“The vote was the result of increasing frustration by front line Border Patrol Agents in the decisions of their senior leadership,” T.J. Bonner, NBPC National President, said in a statement. “This lack of leadership has caused morale to plummet, which in turn has accelerated the attrition rate among experienced agents. Unless drastic changes are made soon, the goal of securing our borders will remain as elusive as ever.”

Aguilar again received a “No Confidence” vote from his rank and file agents on February 25, 2009.

According to the representatives of the National Border Patrol Council they unanimously supported a vote of “No Confidence” for Chief Aguilar due to his lack of leadership abilities. Hardly the glowing recommendation Ahern described and another example of the ‘screw up and move up’ policies plaguing the CBP and Department of Homeland Security.

“We at the NPBC are very concerned about this ‘acting appointment’ becoming permanent,” says Shawn Moran, Vice President of the National Border Patrol Council. “Chief Aguilar is the first chief in the history of Border Patrol to ever receive the vote of ‘no confidence’ and he has received it twice.”

The NBPC contends his agenda has resulted in bad management by SES level managers, compromising security for trade, commerce, pro-open border and protect the illegal alien agenda of corporate America which has led to diminished security at the U.S./Mexico borders.

One of the reasons Aguilar has created tension within his rank and file coworkers is the shortening of the training time required to complete the Border Patrol training Academy “Lack of training coupled with late back ground checks” is yet another example of Aguilar’s inexperience or worse negligence with what Border Patrol agents require to perform at the best of their abilities says Moran.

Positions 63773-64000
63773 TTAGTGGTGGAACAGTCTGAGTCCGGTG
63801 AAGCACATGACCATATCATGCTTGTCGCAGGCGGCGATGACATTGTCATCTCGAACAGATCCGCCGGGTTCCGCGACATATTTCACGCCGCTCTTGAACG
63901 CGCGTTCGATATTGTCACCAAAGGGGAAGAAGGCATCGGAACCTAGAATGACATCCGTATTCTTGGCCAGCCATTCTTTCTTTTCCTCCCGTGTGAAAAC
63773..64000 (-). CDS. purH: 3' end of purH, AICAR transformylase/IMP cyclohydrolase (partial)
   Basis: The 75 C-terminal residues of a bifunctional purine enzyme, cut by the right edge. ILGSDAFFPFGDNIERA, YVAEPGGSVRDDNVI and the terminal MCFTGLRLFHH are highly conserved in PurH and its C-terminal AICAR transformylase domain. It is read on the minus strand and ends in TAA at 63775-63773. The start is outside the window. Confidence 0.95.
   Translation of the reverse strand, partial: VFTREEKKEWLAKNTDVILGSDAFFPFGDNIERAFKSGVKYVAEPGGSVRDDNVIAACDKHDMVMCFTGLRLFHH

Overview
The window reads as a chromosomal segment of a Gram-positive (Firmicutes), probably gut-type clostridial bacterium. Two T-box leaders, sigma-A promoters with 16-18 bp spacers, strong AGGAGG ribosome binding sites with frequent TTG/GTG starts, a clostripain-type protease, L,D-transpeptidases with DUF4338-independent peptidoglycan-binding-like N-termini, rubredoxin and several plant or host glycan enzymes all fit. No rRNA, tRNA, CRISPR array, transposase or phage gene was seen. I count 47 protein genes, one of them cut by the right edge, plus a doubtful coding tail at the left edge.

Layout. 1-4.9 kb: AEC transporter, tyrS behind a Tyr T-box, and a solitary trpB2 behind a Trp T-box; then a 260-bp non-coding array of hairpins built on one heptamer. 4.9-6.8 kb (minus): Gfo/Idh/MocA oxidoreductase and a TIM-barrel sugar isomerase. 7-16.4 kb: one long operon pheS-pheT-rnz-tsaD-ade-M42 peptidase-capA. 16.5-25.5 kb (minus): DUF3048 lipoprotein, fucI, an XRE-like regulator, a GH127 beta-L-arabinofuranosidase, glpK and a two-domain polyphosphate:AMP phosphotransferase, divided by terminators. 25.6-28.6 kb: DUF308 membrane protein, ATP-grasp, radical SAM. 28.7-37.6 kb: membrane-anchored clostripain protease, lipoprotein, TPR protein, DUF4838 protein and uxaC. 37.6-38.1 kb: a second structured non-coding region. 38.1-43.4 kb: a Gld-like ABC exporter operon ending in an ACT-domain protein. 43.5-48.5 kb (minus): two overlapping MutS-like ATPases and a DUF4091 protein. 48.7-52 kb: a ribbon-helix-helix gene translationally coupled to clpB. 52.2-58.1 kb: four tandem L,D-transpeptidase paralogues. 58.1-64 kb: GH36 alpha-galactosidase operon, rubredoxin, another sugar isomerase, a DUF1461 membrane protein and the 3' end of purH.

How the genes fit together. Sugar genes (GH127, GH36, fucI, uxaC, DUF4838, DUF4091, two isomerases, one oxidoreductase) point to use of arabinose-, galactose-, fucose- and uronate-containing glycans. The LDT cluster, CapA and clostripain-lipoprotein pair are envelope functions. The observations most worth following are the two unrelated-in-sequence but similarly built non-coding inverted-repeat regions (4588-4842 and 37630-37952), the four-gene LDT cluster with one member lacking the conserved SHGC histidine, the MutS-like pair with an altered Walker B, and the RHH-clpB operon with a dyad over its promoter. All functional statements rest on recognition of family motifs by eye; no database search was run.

The mission of Border Patrol is to control immigration and secure our borders, yet Aguilar supports amnesty and couches it with the responsibility of catching terrorists. “Our goal is to stop drug cartels and illegal aliens. Terrorist apprehension is secondary and we do that once we’ve done our primary job,” Moran explains. “How can we have a leader that doesn’t even know the mission of Border Patrol?”

“Chief Aguilar has done more damage to moral than anyone. To reward him is ridiculous,” Moran finished.

Moran’s statements are echoed by a number of sources who say that agent morale is the lowest ever and how agents used to talk about how they’d take a bullet for this agent or that agent. Now under Aguilar there is such a fostered mistrust and fear of “monkeyboys,” which are described as those who “kiss asses who go along to get along,” get away with everything and are protected while good agents are sold down the river.

Another issue that keeps coming up about Aguilar’s BP Academy is the violent practice of stacking (or hazing) in which a trainee at the academy goes into a room with a number of PT instructors and once they are finished some trainees have to be transported to medical facilities due to severe injuries.

Project 28, a Controversial Money-Pit

Another failed program that Aguilar attaches to his resume is the “Project 28” virtual border fence fiasco. In February 2008, U.S. Representative Chris Carney, chairman of the House Homeland Security Committee’s Management, Investigations and Oversight Subcommittee, said the system “works about 30 percent of the time.” During a visit in January of 2008 to the El Paso region, Carney explained that he witnessed an incident where two illegal immigrants crossed in front of a project camera. Carney then explains, “That a technician tried to electronically reposition the camera to track them (illegal aliens), but the picture was out of focus, the camera moved too slowly and the illegal immigrants got away.”